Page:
Joint Statement on the Prevention of Sexual Exploitation, Abuse, and Sexual Harassment (PSEAH) 

Joint Statement on the Prevention of Sexual Exploitation, Abuse, and Sexual Harassment (PSEAH) 

Geneva
May 28, 2021

Since January 2018, we have been raising deep concerns about allegations relating to matters of sexual exploitation and abuse, and sexual harassment, as well as abuse of authority, in regard to WHO activities.

At last week’s PBAC meeting, Member States and the Secretariat discussed this issue in a robust and transparent manner.

We expressed alarm at the suggestions in the media that WHO management knew of reported cases of sexual exploitation and abuse, and sexual harassment and had failed to report them, as required by UN and WHO protocol, as well as at allegations that WHO staff acted to suppress the cases.

Adequately preventing and addressing sexual exploitation and abuse, and sexual harassment requires cultural change across organizations and societies including with a strong focus on gender. It requires strong and exemplary leadership from managers and leaders throughout an organization with the tone being set from the top.

We thank the Director General for his commitments made to address concerns raised, including:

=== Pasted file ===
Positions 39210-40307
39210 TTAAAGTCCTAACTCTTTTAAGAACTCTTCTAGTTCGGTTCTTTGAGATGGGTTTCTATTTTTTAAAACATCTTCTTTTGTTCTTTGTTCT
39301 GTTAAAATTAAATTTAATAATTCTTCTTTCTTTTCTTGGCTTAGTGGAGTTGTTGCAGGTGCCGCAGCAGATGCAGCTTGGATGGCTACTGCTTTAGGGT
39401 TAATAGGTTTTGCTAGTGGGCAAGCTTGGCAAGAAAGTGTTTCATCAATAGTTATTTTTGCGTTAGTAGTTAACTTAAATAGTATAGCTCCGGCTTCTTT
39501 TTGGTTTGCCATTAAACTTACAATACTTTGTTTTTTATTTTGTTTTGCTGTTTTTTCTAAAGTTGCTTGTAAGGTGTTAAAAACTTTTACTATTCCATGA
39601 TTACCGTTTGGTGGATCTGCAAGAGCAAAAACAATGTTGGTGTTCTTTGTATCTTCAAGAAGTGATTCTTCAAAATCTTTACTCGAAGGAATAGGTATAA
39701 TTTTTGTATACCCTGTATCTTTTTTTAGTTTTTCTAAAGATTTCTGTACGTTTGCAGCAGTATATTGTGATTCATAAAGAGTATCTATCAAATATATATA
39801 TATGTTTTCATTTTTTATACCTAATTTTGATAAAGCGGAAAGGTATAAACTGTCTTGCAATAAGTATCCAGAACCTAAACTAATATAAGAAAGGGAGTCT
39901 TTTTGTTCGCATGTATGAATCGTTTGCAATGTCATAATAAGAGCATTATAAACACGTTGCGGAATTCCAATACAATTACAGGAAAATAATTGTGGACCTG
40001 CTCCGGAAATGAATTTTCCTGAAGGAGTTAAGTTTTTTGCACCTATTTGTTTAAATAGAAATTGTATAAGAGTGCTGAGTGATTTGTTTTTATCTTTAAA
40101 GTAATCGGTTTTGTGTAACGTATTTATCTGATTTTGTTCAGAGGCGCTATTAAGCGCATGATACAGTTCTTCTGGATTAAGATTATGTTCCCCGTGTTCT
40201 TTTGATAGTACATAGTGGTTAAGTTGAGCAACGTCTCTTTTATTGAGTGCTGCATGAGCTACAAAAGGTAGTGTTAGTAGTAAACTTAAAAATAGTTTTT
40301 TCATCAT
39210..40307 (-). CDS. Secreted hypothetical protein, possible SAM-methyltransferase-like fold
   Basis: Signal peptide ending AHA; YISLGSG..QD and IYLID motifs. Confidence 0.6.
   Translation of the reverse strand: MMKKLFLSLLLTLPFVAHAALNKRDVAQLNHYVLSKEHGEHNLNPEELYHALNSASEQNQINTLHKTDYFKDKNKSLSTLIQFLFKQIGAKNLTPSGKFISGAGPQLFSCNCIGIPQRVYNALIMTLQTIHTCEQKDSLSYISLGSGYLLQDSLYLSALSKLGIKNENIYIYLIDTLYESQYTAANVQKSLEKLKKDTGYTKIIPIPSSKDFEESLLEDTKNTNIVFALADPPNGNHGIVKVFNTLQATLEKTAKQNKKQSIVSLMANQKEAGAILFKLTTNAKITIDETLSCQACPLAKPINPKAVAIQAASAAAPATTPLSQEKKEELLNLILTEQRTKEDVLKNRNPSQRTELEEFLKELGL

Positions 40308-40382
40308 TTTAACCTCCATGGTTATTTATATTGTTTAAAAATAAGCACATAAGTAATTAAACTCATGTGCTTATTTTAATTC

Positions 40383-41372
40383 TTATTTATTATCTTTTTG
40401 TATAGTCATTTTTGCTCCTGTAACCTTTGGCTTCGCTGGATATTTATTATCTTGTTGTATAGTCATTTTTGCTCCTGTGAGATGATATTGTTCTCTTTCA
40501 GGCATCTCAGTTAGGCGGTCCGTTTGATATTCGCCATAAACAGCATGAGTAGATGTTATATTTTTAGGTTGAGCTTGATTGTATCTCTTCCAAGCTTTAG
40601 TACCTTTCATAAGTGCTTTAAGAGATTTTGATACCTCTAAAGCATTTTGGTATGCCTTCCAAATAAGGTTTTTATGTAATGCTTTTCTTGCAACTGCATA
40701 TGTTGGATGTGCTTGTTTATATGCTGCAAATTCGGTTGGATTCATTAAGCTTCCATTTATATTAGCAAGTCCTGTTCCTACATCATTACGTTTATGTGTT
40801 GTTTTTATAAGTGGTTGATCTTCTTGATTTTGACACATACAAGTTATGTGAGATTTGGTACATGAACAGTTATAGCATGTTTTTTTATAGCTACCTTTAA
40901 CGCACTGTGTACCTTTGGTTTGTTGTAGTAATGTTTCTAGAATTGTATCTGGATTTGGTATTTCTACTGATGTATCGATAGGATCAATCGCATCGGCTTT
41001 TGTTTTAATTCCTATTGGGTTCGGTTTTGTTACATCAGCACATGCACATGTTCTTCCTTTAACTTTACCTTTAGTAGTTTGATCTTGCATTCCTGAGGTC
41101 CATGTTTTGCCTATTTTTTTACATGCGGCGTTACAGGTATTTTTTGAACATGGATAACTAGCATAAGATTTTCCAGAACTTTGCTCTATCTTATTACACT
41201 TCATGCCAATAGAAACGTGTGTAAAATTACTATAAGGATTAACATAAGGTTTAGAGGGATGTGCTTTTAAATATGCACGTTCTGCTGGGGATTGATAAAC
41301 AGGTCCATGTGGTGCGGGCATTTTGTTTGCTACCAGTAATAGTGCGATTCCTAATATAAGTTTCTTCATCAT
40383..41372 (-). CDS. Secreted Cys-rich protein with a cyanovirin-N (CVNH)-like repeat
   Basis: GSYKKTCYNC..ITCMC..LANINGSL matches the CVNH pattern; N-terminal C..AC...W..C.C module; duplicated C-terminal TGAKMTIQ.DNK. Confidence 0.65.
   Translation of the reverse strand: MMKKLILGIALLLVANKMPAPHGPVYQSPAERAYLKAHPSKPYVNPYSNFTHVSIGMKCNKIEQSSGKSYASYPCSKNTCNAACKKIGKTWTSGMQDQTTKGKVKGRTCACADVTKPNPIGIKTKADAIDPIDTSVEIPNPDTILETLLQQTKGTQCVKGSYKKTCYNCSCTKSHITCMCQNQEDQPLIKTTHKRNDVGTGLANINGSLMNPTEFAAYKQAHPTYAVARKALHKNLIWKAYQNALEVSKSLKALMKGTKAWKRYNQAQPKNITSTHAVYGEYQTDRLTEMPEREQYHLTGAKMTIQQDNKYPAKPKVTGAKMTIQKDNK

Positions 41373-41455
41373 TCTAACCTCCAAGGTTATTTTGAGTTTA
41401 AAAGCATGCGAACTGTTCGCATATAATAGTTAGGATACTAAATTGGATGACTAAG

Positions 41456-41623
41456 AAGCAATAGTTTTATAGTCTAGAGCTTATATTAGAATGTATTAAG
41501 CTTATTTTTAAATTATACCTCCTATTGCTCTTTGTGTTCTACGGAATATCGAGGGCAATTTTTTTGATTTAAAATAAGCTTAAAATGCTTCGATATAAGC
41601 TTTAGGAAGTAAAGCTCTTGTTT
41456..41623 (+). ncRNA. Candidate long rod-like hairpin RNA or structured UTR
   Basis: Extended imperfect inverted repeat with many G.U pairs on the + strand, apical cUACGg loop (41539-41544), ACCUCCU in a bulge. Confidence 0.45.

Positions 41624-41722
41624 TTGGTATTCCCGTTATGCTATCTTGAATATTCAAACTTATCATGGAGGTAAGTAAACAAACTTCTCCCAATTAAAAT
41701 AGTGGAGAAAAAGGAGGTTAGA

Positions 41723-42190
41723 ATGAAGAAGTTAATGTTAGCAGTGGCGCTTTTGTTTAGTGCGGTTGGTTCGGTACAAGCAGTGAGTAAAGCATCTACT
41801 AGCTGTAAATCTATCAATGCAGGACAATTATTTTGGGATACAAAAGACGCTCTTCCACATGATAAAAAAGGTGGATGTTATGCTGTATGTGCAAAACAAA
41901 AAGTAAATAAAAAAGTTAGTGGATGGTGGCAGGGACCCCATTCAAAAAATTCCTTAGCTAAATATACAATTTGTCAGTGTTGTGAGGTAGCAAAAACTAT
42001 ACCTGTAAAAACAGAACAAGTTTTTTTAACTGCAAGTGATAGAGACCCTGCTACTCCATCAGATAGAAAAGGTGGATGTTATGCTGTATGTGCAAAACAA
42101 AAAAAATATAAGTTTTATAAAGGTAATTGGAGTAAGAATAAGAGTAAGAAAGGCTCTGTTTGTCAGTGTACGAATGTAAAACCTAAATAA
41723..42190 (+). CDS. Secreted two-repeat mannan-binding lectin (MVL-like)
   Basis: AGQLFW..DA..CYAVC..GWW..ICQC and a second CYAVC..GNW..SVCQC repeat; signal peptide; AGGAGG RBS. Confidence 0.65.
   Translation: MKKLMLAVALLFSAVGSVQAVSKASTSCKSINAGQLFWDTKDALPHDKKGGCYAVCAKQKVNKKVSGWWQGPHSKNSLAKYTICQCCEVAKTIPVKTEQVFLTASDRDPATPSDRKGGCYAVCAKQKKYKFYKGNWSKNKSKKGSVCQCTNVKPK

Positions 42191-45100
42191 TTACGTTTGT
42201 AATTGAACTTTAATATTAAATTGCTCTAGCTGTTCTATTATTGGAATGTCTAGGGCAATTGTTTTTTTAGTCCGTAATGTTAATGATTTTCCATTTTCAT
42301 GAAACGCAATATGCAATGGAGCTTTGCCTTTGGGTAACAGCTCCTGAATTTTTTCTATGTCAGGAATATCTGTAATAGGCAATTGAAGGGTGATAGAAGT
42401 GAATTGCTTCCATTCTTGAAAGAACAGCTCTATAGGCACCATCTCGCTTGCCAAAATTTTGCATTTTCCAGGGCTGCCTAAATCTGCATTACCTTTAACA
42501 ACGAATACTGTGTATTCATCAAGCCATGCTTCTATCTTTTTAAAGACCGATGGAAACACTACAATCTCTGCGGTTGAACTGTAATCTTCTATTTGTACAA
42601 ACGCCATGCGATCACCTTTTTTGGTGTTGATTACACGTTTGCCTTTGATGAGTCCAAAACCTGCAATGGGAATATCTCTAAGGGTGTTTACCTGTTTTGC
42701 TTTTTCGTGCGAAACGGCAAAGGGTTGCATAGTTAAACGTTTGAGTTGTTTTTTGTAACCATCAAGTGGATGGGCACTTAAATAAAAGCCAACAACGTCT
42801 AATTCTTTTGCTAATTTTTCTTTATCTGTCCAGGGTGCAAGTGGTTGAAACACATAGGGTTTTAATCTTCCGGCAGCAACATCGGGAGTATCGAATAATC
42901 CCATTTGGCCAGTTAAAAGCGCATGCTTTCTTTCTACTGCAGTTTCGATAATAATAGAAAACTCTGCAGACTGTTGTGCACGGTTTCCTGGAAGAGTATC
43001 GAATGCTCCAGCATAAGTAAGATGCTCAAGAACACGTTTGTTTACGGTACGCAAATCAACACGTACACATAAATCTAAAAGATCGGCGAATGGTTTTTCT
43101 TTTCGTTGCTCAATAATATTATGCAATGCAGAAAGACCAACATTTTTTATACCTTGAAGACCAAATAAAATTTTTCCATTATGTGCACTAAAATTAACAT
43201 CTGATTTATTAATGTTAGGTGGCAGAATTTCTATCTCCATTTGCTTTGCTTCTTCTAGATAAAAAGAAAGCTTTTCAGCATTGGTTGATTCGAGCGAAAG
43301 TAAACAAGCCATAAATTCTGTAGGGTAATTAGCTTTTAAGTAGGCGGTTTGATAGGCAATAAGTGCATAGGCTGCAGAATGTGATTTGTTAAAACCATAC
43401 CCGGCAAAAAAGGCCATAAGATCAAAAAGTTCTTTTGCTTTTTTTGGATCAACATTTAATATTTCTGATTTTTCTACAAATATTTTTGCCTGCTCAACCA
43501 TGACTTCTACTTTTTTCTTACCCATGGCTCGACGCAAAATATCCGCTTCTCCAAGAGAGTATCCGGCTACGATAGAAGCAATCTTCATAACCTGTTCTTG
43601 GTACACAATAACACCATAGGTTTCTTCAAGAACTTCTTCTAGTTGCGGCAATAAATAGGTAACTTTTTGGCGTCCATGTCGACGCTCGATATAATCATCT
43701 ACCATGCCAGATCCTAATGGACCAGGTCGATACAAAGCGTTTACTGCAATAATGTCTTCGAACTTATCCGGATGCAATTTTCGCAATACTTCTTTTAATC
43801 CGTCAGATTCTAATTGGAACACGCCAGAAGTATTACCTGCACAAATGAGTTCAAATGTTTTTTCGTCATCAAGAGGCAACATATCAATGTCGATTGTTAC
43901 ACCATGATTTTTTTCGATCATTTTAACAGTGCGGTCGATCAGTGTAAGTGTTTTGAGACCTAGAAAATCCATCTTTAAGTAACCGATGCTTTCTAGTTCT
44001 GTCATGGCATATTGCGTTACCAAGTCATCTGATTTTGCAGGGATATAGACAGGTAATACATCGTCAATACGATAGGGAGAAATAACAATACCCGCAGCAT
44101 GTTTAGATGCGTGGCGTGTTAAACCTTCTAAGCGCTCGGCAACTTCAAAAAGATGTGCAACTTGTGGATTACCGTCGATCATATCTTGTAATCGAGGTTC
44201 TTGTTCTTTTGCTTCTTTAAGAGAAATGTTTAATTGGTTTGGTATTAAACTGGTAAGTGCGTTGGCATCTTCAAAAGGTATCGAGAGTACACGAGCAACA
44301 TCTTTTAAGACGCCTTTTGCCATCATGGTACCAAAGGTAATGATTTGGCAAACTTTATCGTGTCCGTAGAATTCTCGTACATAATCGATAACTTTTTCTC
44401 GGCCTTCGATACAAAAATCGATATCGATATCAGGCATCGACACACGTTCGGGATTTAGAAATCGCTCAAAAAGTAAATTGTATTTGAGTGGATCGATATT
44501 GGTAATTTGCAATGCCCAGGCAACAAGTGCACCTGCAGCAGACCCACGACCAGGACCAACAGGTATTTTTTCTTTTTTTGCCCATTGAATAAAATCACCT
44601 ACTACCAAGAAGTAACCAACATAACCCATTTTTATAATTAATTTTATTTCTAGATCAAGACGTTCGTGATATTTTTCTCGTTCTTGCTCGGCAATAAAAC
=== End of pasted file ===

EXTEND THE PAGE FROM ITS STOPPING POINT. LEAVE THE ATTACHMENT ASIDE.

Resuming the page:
• Sharing the Independent Commission’s terms of reference and convening Safeguarding Units from a group of Member States to discuss, in light of allegations of WHO staff misconduct;
  • Improved frequency of updates on the work of the Commission, and in this regard, we look forward to the next briefing being convened following its 30 June report;
  • The creation of a dedicated standing item on these matters at WHO governing body meetings

We further welcome the Director General’s remarks at PBAC that his team will meet with safeguarding units or equivalents of member states, and that WHO is in contact with the UN Office of Internal Oversight Services (OIOS). We request that WHO update Member States on the proposed handling of the internal staff allegations at the next quarterly briefing in June.

We heard the Director-General’s commitment to culture change across the organisation, so as to adequately prevent and address sexual exploitation and abuse, and sexual harassment. We look forward to addressing this transparently and in a manner consistent with a survivor-centered approach, including ensuring appropriate disciplinary action is taken where allegations are substantiated. 

On behalf of Member States associated with this statement, we are committed to working closely with the WHO to ensure credible outcomes on this important issue. 

We know that WHO staff are working tirelessly to serve the vulnerable, often in demanding situations, and out of respect for them and the people they serve, we must ensure the highest standards prevail both for a safe and supportive working environment, as well as in the communities they serve.